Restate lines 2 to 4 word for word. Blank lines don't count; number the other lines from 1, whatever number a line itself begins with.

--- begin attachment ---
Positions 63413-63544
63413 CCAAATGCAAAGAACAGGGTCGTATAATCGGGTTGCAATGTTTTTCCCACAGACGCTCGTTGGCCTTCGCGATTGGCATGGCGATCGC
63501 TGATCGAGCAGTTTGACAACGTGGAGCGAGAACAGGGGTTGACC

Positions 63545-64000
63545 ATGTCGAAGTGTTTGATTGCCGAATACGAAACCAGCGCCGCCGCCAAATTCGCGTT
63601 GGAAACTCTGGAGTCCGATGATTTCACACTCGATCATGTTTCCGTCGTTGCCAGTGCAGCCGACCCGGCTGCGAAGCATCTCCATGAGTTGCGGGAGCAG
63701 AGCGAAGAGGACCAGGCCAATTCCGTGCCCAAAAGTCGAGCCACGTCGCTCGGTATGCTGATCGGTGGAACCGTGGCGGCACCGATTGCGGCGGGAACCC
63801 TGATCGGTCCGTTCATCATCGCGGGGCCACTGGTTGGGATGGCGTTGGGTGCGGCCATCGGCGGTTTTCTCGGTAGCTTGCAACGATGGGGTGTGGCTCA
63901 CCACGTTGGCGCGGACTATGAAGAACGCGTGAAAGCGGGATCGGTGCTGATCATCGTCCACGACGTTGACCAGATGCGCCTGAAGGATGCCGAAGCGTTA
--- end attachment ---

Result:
63413 CCAAATGCAAAGAACAGGGTCGTATAATCGGGTTGCAATGTTTTTCCCACAGACGCTCGTTGGCCTTCGCGATTGGCATGGCGATCGC
63501 TGATCGAGCAGTTTGACAACGTGGAGCGAGAACAGGGGTTGACC

Positions 63545-64000